Tags: Abbas | and | Sharon: | Lasting | Peace?

Abbas and Sharon: A Lasting Peace?

Wednesday, 04 June 2003 12:00 AM

Palestinian radicals must be disabused of their fantasy of destroying Israel, epitomized by their mantra, "from the river to the sea." The last poll taken of Palestinians by the Jerusalem Media and Communications Centre in June 2002 on this issue reported, "Popular opinion increased its radicalization when 51.1 percent said that the aim of the Intifadah is to liberate all Palestinian land (historic Palestine) as opposed to 42.8 percent who said the Intifadah's aim is to end the Israeli occupation."

Israeli fundamentalists must be forced to accept that there can be no peace while Israel retains sovereignty over all of Judea and Samaria – the West Bank. The number of Israelis that still want to keep the West Bank, according to a recent poll taken by Maariv, a leading Israeli newspaper, is 32 percent, with 62 percent supporting "ending the Israeli occupation of the territories."

Back in the early '70s, when I was a congressman, I was visited by Israeli Chief Rabbi Shlomo Goren, now deceased. Rabbi Goren told me that he had been an Israeli army paratrooper in the Six-Day War, when the West Bank and the ancient walled city of Jerusalem were liberated. He emphasized that it was God's will for Jews to once again be sovereign in all of their ancient land, including Judea and Samaria.

I said, as I recall, "Rabbi, that is ridiculous." I said to him in our conversation and later publicly stated that I believed the West Bank would ultimately have to be returned to the Arabs.

On one of my subsequent trips to Israel following that conversation, Ariel Sharon gave me one of his famous helicopter tours of the West Bank. From above the hilltops of the West Bank, Sharon pointed out the need for Israeli settlers to live in that area so that invading Arab armies could be held off while Israel mobilized its critical reserve forces, which requires 48 hours. I was persuaded, and changed my position.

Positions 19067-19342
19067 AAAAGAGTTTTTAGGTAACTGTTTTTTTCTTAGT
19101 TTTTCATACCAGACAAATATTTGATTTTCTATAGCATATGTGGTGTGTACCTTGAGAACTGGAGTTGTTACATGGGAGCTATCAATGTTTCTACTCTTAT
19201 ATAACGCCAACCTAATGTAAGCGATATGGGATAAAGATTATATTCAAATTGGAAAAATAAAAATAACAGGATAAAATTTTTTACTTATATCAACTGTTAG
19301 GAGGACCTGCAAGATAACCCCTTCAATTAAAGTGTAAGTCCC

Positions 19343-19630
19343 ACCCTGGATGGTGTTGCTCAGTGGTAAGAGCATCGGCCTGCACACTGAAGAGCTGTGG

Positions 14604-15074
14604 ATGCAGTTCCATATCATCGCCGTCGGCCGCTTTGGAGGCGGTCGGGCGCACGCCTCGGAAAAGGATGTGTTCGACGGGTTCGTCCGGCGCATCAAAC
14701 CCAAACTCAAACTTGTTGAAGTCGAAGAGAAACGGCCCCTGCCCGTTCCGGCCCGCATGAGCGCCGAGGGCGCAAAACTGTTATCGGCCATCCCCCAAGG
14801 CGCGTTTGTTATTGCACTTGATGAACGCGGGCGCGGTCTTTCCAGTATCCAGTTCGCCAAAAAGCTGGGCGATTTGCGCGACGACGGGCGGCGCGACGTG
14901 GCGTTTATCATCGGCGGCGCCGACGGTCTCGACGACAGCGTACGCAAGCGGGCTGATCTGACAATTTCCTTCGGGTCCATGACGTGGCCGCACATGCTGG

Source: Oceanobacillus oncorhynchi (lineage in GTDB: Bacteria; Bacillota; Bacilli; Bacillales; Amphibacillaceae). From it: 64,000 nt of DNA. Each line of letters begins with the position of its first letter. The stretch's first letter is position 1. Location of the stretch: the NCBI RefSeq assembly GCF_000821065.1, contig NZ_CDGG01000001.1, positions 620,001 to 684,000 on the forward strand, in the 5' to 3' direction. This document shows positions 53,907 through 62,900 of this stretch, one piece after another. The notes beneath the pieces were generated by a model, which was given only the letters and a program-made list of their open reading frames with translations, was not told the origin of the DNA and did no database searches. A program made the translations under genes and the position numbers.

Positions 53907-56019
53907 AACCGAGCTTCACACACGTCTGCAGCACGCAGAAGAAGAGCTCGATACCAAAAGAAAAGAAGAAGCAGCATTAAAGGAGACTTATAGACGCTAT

Sharon has come a long way since his educational helicopter tours. At age 75, he undoubtedly feels the hands of time and has a vision of a peaceful future for the promised land. He may very well be the patriarch who can achieve that. Like most if not all patriarchs, he too is flawed; nevertheless, he is an extraordinarily able, intelligent and courageous person.

Recently, Sharon uttered the magic words needed to begin the major effort to break the existing impasse. He had already publicly accepted both the Tenet and Mitchell plans calling for an end to any new West Bank and Gaza settlements. He now has stated, to the consternation of Israeli hardliners, "Holding 3.5 million Palestinians under occupation is a bad thing for Israel, for the Palestinians and for the Israeli economy." He is right.

I can't help but recall a brunch I had with Sharon and his wife, Lily, on his Negev ranch years ago. I said to him, "Arik, I love you and I don't want you to die. You are overweight and must go on a diet." He replied, "I hardly eat." It's hard to accept unpleasant facts, but necessary. Regrettably, he is still too heavy, but so am I.

Sharon, of course, cannot achieve peace without a peace partner. His Palestinian counterpart, Mahmoud Abbas, according to The New York Times, "knows that the war is a disaster for the Palestinians. Nearly two-thirds of those in the West Bank and Gaza are living below the poverty line. More than 2,000 have been killed; 30,000 more have been wounded. Some 580 schools have closed, as students cannot get to them. And polls of Palestinians now show a decisive majority favor an end to violence."

Abbas and Sharon now have the opportunity to end the cycle of violence and create peace as a lasting legacy for their respective peoples.

Abbas must smite Hamas, Hezbollah, Islamic Jihad and other terrorist organizations and destroy them, if they will not give up violence. Sharon similarly must take on the Jewish extremists seeking to keep all of the ancient provinces of Judea and Samaria, and begin the process of removing them.

For me the Barak plan, providing for a land swap and saving a significant number of settlements, makes sense. The Bush administration must remain actively involved as a mediator between the parties. The surrounding Arab nations, for their part, have an obligation to support the peacemaking efforts and end their sponsorship of terrorism and anti-Semitic hatred taught in their mosques, schools and media.

Ultimately, it is up to Abbas and Sharon to put the past behind them and achieve what has eluded their peoples for far too long – a secure and lasting peace. If they do, their names will be eternally blessed.

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Palestinian radicals must be disabused of their fantasy of destroying Israel, epitomized by their mantra, "from the river to the sea."The last poll taken of Palestinians by the Jerusalem Media and Communications Centre in June 2002 on this issue reported, "Popular opinion...
Wednesday, 04 June 2003 12:00 AM
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